At (302) a current location of a client computing device can be determined. For example, client computing device 204 may employ positioning system 258 to determine its current location. As another example, the current location of the client computing devices can be determined based on previous updates to a user location history. As yet another example, in some embodiments, the current location of the client computing device can be determined at (302) by receiving an indication of such location from a remote a supplemental system that has knowledge of such current location. Other methods for obtaining current location information may be used as well.

At (304) it can be determined whether the client computing device is located in a room of a known type. For example, client computing device 204 may consult an available map to determine whether the location determined at (302) corresponds to a room for which a room type has previously been assigned. Alternatively or additionally, client computing device 204 can provide the location determined at (302) to server 202. In response, server 202 may provide an indication to client device 204 as to whether the client computing device is located in a room of a known room type.

If it is determined at (304) that the client computing device is located in a room of a known type, then method (300) can proceed to (314). However, if it is determined at (304) that the client computing device is not located in a room of a known type, then method (300) can proceed to (306).

At (306) one or more audio samples of ambient audio around the client computing device can be obtained. For example, client computing device 204 can implement audio sample collection module 268 to collect one or more audio samples.

At (308) it can be determined whether the device is muffled by an enclosure. As an example, client computing device 204 can implement audio sample analysis module 270 to determine whether the device is muffled by an enclosure. For example, audio sample analysis module 270 can determine whether the most recently collected audio sample exhibits a characteristically muffled sound profile.

If it is determined at (308) that the device is muffled by an enclosure (such as a pocket or purse), then method (300) can return to (302) and begin method (300) again. In such fashion, room characteristic analysis can be limited to client computing devices that are able to collect audio samples with sufficient clarity.

However, if it is determined at (308) that the device is not muffled by an enclosure, then method (300) can proceed to (310).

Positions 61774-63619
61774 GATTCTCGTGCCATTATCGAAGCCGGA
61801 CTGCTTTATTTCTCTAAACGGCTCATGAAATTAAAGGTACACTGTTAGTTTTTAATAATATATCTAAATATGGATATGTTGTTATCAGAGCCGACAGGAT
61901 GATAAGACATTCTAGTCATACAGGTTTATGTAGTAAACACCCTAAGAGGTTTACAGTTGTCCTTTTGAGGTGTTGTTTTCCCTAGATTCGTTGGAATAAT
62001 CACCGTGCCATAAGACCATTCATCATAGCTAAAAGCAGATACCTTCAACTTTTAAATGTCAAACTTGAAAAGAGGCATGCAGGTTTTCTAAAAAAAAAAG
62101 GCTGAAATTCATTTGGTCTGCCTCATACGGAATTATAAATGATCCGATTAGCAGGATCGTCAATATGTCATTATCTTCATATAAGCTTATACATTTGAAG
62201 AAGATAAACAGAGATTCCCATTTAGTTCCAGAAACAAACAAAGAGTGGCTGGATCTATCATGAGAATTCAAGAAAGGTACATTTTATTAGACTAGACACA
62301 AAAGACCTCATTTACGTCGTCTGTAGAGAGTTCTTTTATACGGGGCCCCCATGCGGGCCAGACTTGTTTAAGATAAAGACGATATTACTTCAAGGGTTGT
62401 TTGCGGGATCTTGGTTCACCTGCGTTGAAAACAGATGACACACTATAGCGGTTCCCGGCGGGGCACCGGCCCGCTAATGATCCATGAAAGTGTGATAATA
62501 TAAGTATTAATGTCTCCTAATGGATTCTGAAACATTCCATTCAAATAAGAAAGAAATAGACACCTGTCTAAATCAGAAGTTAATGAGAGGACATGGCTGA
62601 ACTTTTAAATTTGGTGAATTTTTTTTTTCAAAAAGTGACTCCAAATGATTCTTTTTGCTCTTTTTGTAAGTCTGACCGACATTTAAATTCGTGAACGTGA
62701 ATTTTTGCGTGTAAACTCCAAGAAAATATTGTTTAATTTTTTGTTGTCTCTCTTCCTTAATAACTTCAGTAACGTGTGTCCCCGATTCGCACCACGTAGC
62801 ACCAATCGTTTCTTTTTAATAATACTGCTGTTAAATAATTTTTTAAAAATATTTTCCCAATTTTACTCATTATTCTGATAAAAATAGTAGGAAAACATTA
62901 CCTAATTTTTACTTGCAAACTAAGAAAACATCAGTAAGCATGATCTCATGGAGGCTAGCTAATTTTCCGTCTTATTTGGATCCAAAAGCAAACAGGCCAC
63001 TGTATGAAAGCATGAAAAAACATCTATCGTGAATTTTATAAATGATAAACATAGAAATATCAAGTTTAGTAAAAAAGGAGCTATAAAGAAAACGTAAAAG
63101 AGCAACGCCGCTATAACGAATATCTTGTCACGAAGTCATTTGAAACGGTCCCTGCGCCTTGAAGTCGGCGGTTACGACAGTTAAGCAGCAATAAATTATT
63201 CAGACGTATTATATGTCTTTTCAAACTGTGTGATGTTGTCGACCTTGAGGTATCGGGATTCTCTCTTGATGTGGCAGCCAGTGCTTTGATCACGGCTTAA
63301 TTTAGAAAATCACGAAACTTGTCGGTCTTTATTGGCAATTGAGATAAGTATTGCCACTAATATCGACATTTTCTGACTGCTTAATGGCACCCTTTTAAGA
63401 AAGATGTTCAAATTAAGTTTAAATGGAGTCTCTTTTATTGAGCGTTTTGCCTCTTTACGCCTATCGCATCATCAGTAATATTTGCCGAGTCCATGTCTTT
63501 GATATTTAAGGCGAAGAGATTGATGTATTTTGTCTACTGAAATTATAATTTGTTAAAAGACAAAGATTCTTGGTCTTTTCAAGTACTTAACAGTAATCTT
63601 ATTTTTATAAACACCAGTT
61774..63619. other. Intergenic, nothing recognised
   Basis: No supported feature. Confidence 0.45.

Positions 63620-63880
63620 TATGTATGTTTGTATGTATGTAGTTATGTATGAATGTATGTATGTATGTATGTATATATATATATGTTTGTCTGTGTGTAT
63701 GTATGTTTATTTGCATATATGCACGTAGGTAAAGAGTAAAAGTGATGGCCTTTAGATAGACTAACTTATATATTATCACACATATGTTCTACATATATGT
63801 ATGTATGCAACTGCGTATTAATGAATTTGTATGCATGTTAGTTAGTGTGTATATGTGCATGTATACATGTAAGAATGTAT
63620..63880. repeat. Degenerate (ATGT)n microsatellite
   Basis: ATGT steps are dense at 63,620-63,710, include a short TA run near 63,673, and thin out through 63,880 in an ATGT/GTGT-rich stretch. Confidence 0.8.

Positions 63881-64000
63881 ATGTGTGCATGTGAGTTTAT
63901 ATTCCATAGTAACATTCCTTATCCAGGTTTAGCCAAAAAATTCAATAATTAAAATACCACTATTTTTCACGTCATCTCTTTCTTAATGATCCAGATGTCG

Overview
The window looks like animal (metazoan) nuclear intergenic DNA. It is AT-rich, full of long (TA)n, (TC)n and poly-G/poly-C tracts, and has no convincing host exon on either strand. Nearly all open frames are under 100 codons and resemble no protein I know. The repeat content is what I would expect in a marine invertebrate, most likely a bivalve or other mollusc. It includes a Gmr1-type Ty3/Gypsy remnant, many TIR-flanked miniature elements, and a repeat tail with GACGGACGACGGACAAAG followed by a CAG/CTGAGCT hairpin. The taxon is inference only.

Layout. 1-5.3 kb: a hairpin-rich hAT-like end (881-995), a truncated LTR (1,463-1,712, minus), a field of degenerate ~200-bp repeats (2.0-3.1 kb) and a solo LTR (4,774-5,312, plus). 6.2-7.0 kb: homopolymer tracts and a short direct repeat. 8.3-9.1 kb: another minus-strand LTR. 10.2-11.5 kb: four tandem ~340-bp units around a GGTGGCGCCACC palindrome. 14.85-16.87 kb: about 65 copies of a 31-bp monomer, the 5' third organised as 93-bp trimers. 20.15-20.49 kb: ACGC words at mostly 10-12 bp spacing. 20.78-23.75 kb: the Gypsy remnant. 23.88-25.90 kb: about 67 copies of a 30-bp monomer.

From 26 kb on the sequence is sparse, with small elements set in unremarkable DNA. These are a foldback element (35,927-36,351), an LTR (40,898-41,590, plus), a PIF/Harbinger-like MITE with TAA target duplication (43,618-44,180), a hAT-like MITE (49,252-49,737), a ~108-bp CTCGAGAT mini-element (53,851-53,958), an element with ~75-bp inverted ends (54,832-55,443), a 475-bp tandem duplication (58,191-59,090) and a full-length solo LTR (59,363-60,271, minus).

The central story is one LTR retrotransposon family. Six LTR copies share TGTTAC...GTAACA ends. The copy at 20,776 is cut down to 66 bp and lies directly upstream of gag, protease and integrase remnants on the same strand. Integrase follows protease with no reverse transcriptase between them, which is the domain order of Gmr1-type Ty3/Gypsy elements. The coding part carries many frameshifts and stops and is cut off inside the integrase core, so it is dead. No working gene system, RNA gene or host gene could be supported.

At (310) the one or more audio samples obtained at (306) can be analyzed to determine one or more room characteristics. For example, client computing device 204 can implement audio sample analysis module 270 to determine one or more room characteristics based at least in part on the one or more audio samples obtained at (306).

At (312) the room characteristics determined at (310) can be provided to one or more servers. For example, client computing device 204 can upload the room characteristics to server 202. The location determined at (302) may or may not be included with such upload.

After (312), method (300) can return to (302) and begin method (300) again. In such fashion, client computing device 204 can periodically collect audio samples and analyze such audio samples to provide room characteristics data for various different locations in which client computing device 204 is located.

Referring again to (304), if it is determined at (304) that the client computing device is located in a room of a known type, then method (300) can proceed to (314).

At (314) the client computing device can request and receive instructions from the servers. For example, client computing device 204 can request instructions from server 202. In response, the server 202 may instruct the client computing device 204 to listen for one or more specific sounds, to perform an extended listening session, or other instructions that may or may not be specific to the particular known room type in which the client computing device 204 is located.